In the first cartoon Elizabeth Montague published in the New Yorker, two black women stand on a rooftop that overlooks a darkened cityscape.
Above them, a Batman-inspired spotlight beams a message into the night sky: PER MY LAST EMAIL.
Beneath them, the caption reads: “We’ve done all we can. It’s out of our hands now.”
On one level, the cartoon is universal. Anyone who has ever worked in an office understands the delicate, often frustrating etiquette of email exchanges. Cubicle courtesy requires softening: “Where are those documents I’ve asked for five times?” becomes “Just checking back to make sure you received my previous emails.”
The dialogue of those two women on the roof is relatable because so many of us have been them, standing in the dark, out of polite options and still waiting on those documents.
But the cartoon also works on another level, a deeper one that will hit some people at first glance and won’t occur to others no matter how long they study it. Tucked in it, Montague explains, is the question: “Why are women and women of color so often ignored?”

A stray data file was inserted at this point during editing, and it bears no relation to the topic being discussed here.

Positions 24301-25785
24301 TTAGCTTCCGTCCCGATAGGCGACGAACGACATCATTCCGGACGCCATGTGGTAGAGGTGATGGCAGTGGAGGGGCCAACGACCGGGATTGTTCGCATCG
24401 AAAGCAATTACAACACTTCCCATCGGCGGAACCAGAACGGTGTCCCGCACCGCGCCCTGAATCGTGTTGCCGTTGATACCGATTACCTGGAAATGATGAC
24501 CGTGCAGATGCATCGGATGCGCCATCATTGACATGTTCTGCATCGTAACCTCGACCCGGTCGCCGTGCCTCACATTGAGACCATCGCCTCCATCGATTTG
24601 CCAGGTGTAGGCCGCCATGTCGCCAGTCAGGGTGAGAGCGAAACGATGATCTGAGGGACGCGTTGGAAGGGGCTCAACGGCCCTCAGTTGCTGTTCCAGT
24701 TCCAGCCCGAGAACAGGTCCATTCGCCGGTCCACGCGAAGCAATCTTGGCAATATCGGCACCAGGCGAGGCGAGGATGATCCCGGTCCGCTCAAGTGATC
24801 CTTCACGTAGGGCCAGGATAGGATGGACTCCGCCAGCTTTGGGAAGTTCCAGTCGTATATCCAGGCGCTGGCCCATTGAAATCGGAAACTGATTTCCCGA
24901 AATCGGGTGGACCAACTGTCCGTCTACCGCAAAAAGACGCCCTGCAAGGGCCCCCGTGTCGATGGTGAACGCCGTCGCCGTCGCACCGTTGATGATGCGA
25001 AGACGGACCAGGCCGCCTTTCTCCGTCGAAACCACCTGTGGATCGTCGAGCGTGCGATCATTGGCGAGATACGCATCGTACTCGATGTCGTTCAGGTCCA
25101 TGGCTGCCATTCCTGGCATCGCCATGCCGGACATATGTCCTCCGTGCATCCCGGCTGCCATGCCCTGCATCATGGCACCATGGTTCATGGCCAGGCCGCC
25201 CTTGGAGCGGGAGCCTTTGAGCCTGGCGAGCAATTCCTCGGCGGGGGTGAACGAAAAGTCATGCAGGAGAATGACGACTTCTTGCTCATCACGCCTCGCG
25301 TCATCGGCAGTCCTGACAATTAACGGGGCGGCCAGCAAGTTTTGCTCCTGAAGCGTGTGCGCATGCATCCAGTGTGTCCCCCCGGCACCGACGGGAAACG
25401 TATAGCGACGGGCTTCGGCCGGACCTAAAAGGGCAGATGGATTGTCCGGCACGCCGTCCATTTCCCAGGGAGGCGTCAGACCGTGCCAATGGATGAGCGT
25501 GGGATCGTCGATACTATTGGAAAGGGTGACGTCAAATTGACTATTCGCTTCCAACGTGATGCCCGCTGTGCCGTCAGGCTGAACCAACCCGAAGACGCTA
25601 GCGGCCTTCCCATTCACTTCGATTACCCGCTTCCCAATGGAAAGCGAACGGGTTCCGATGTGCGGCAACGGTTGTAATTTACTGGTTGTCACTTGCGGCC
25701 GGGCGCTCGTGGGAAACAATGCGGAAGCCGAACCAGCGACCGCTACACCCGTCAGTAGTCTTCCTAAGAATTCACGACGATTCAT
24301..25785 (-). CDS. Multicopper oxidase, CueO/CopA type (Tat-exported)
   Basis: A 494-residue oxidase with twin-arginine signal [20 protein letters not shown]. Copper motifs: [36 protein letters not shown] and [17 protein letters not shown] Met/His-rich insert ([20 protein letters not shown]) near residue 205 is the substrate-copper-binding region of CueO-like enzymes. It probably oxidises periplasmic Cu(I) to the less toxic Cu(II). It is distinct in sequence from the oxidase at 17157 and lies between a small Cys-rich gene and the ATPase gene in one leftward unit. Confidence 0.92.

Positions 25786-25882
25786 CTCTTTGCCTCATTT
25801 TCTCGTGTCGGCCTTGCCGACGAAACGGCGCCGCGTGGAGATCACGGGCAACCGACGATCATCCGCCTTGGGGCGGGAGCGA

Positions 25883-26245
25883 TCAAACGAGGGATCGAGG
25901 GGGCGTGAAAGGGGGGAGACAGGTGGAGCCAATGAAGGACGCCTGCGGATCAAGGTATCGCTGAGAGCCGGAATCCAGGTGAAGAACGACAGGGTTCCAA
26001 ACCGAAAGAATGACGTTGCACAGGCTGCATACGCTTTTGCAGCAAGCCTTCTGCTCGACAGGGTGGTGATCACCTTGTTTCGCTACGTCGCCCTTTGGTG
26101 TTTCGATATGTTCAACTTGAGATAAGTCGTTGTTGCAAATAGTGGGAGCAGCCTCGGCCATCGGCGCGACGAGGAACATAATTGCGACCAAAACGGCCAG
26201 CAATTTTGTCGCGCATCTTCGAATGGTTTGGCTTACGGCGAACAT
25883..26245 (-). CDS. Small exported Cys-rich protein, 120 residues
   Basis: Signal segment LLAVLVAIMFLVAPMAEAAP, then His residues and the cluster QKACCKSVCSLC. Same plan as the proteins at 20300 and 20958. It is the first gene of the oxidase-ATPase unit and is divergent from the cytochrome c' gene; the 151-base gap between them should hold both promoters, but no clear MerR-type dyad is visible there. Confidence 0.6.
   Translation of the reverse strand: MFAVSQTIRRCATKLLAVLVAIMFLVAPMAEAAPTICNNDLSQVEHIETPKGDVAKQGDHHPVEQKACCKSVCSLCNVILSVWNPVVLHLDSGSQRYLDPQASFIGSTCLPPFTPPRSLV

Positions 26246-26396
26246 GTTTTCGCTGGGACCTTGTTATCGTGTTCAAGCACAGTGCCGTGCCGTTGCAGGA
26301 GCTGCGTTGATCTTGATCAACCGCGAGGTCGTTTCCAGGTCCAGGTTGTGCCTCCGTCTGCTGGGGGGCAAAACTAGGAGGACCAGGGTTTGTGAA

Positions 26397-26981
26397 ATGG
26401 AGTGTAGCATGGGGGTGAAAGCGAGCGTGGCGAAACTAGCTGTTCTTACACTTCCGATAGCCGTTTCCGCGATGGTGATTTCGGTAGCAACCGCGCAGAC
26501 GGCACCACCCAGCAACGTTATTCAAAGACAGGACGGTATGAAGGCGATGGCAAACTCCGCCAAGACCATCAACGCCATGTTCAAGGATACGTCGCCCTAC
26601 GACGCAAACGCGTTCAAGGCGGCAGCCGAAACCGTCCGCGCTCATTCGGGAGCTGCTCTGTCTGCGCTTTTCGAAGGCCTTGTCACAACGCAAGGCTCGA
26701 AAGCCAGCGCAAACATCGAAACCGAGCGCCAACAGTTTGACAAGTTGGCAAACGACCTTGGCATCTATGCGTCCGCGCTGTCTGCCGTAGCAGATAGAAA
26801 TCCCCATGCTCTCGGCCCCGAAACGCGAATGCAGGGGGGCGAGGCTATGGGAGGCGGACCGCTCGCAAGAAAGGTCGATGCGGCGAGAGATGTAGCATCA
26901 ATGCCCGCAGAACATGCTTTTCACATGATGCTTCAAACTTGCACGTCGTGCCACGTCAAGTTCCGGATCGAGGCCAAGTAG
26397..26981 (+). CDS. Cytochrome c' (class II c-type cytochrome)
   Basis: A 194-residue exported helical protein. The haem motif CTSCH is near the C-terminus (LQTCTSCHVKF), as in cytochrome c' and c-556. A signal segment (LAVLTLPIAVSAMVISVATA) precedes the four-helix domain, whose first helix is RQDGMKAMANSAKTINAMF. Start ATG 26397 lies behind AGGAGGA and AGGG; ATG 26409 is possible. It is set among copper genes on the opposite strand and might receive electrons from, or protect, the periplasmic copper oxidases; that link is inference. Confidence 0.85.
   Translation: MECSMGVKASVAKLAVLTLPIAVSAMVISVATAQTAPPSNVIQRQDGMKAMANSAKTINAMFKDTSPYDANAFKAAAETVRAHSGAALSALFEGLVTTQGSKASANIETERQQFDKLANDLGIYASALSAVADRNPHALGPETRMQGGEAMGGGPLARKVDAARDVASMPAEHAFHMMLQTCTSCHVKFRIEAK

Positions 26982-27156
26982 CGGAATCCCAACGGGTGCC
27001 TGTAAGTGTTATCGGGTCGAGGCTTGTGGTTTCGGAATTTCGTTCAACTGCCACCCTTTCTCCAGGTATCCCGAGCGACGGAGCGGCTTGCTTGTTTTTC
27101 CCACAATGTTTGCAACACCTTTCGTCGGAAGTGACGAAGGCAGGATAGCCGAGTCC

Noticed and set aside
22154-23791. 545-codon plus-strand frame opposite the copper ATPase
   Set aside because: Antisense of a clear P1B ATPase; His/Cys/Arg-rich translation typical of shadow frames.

In that subtle and significant way, gender and race play a central role in Montague’s work even when they aren’t the central focus.
Liz Montague is the first black female cartoonist to be published in The New Yorker.
That year, she started a biographical cartoon series called “Liz at Large” and posted her work on Instagram for her classmates to see. That cartoon runs weekly in Washington City Paper. She submits a new cartoon for publication every Friday.
On Tuesday, she sends the New Yorker a cartoon and occasionally sketches one based on the news.
For her senior thesis, Montague created a bold and purposely provocative digital art project called “Cyber Black Girl.” But most of the cartoons she submits to the New Yorker don’t directly address race relations. The main characters are always black, but their concerns are broad.